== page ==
Tuesday, 25 August 2009
All in the mind?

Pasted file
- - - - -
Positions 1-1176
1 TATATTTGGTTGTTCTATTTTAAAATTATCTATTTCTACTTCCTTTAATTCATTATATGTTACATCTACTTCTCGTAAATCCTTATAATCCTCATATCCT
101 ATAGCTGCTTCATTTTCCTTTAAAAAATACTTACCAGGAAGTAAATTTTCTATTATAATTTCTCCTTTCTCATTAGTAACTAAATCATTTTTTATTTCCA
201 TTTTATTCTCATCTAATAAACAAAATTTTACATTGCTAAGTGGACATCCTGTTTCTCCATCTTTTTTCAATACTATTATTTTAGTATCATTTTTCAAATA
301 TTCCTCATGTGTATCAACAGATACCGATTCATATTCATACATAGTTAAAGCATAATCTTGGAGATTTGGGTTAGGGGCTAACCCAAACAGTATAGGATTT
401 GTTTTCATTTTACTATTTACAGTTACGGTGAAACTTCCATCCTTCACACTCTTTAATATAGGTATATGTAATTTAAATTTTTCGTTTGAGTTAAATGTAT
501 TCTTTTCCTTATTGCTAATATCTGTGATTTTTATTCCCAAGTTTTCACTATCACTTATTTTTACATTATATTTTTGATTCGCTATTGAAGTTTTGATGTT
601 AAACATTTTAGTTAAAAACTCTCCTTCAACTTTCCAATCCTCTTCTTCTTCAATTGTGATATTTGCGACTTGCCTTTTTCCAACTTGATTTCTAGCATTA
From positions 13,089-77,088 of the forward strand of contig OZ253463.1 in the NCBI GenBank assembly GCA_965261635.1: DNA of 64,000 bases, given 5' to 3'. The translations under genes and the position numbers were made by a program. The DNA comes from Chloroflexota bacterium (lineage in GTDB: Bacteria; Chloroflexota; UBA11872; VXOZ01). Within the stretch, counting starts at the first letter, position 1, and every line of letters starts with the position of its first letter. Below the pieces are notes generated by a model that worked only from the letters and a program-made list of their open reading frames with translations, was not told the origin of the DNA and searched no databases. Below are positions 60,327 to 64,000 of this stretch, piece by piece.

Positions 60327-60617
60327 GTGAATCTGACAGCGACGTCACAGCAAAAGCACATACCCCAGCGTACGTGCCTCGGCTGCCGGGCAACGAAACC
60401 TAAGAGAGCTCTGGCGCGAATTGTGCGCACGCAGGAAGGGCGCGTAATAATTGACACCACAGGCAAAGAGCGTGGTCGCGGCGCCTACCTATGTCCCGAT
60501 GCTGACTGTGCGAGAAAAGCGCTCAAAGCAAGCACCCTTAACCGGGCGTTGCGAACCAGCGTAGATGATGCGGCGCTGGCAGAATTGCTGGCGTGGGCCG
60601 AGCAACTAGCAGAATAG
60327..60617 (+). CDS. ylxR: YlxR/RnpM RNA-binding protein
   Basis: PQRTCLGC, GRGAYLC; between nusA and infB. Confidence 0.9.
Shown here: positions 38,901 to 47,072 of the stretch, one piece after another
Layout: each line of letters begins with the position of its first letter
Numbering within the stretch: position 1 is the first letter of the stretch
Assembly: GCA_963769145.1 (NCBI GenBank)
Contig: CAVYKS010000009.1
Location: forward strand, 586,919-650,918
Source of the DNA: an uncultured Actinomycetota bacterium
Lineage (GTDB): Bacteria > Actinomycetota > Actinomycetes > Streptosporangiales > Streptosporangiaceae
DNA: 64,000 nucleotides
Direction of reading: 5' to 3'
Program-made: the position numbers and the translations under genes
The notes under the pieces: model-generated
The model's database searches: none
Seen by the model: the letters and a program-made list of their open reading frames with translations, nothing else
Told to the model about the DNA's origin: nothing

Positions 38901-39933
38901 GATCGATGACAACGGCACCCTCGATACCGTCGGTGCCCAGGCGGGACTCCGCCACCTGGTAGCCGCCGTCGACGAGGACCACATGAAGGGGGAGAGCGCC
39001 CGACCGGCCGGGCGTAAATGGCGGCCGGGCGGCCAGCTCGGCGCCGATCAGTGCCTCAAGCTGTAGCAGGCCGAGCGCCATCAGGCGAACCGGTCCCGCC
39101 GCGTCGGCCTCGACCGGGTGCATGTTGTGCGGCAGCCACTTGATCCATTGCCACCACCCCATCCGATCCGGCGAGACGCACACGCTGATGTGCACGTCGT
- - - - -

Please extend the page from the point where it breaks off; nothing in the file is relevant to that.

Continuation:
Authors inhabiting the minds and thinking processess of people long dead, or not so long dead, or even alive, is a new argument I have stumbled across this week. Beevor and Byatt seem to be against it, and this astonishes me. I think of all the historical novels I have read over the years and think how much poorer my personal book world would have been if all those famous authors of the past had not given us those kingly/queenly thoughts. There are many authors writing today who are very good at creating thought processes for historical characters. I was about to say that so far nothing of mine has included anything but fictional characters - and then I remembered Kings Malcolm and Duncan in Banners of Alba. It is hardly an excuse to claim that so little is known of them that one has to invent, but it is true. I remember Dunnett's King Hereafter and the relationship between Thorfinn/MacBeth and his wife Groa and realise how much of the author's imagination went into that, but I cannot be other than glad she did. The result was a joy to read. I sit here and wonder if at any point Dunnett gave us their actual thoughts, and realise I would have to go and check to be sure, but I feel that she did not. A good author's craft can convey many things without inhabiting thought processes. Is that allowable, I wonder? I must go back and re-read Byatt and Beevor!